Infection with human papilloma virus (HPV) is linked to the vast majority of cervical cancers, and while the widespread adoption of prophylactic vaccines against HPV has promised to reduce instances of cervical cancer going forward, the options remain limited for those who currently have HPV-associated premalignant or malignant lesions. In a recent study, Hillemanns et al. evaluated the use of a DNA-based, antigen-presenting cell-targeted therapeutic vaccine to treat patients with HPV+ high-grade cervical intraepithelial neoplasia (CIN) – a precursor to cervical carcinoma. The promising results of this first-in-human, multicenter, phase I/IIa clinical trial were recently published in Clinical Cancer Research.
The purpose of this trial was to evaluate the clinical use of VB10.16, a therapeutic DNA-based vaccine in which the HPV16 antigens E6 and E7 are linked to CCL3L1. The inclusion of CCL3L1 targets CCR5 on antigen-presenting cells, enhancing antigen loading and cross-presentation via receptor internalization, and ultimately inducing a stronger immune response.
A total of 34 patients with HPV16+ CIN grade 2 or 3 were enrolled in the trial. In Cohort 1, 8 patients were vaccinated with 3mg VB10.16 at weeks 0, 3, and 6, while in Cohort 2, another 8 patients were vaccinated at weeks 0, 4, and 12. Later, based on the immunogenicity results from Cohorts 1 and 2, an Expansion cohort of 18 patients was vaccinated at weeks 0, 3, 6, and 16.
The primary endpoint of this trial was safety. Among the 34 treated patients, no serious adverse events (AEs) were reported, and no patients discontinued treatment due to AEs. All but one patient reported mild to moderate AEs, the most common of which was injection site reaction, which was mostly mild and resolved within a few days. 99% of all AEs were grade 1 or 2, though two patients reported grade 3 AEs, including headache, hyperesthesia, erythema, and injection site pain. No grade 4 or 5 AEs were reported. One patient also reported late-emerging AEs, including alopecia, influenza-like illness, and injection site pruritus. Overall, treatment was determined to be safe and well tolerated.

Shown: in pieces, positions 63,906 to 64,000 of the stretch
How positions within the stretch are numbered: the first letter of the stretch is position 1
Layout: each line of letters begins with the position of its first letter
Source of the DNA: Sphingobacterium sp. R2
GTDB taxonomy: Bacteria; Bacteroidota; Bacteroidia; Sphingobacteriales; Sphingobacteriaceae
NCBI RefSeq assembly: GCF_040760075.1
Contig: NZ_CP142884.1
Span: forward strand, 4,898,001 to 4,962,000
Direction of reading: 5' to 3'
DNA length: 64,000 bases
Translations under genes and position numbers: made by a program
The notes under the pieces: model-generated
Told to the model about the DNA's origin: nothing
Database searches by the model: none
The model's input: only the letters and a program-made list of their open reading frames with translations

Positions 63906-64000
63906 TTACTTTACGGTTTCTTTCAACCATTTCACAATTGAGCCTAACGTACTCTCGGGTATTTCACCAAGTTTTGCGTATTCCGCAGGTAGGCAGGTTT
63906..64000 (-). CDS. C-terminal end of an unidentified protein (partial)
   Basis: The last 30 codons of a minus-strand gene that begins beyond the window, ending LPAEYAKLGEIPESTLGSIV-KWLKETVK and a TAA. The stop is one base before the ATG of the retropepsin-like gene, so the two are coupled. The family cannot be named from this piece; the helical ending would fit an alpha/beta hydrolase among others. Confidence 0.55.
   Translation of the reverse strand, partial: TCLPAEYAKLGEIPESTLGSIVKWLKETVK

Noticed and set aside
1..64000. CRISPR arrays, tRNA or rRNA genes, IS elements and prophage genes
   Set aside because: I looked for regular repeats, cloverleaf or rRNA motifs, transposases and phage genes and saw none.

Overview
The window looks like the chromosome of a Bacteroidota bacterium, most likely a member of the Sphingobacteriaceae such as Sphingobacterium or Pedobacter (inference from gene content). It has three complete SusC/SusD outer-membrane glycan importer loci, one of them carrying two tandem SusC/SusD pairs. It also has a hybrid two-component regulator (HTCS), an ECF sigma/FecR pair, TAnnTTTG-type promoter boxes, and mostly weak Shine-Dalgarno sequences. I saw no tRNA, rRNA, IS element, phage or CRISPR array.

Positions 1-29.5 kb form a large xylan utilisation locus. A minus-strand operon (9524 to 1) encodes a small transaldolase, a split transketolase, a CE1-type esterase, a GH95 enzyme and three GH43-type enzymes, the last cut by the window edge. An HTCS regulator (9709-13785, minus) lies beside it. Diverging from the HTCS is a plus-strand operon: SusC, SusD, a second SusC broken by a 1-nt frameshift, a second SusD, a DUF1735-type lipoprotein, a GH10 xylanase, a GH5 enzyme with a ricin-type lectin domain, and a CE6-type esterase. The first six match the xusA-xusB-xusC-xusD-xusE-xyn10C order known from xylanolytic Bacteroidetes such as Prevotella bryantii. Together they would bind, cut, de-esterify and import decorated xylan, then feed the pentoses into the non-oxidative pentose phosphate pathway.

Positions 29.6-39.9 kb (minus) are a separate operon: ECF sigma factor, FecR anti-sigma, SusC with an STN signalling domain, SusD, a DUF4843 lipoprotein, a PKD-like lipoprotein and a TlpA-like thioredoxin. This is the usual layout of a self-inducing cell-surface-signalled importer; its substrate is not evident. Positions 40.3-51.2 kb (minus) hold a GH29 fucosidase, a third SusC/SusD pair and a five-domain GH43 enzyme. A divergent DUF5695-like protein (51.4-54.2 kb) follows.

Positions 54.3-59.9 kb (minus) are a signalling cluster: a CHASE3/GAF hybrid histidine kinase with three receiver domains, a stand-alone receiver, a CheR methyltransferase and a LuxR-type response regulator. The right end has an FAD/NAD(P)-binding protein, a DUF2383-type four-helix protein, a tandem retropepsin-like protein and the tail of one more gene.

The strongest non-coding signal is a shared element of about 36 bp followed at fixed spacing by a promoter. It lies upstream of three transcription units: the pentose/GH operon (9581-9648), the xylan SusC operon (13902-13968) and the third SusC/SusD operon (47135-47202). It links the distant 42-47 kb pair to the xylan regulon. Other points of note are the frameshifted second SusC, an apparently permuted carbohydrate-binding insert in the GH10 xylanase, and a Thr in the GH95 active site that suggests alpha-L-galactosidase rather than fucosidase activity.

Moving on to their secondary endpoints, Hillemanns et al. assessed the preliminary efficacy of VB10.16 over a 12-month follow-up period. In the Expansion cohort (0, 3, 6, and 16 weeks dosing) , HPV16 clearance was seen in 8 (47%) of 17 of evaluable patients. Reduced lesion size was observed in 16 (94%) of 17 evaluable patients, with 12 (71%) patients showing lesion size reduction of 50% or more compared to baseline. 10 (59%) patients showed regression to grade 1 or 0 CIN, 8 (47%) of whom achieved complete regression to grade 0 CIN.
In the initial dosing cohorts, a reduction in lesion size was observed in 6 of 8 evaluable patients in Cohort 1 (0, 3, and 6 weeks dosing) and 4 of 8 evaluable patients in Cohort 2 (0, 4, and 12 weeks dosing). Regression of lesions to CIN grade 1 or 0 was observed in 3 patients in each cohort, complete regression to CIN grade 0 was observed in 2 patients in each cohort, and HPV clearance was observed in 3 patients in each cohort during 12 months of follow-up.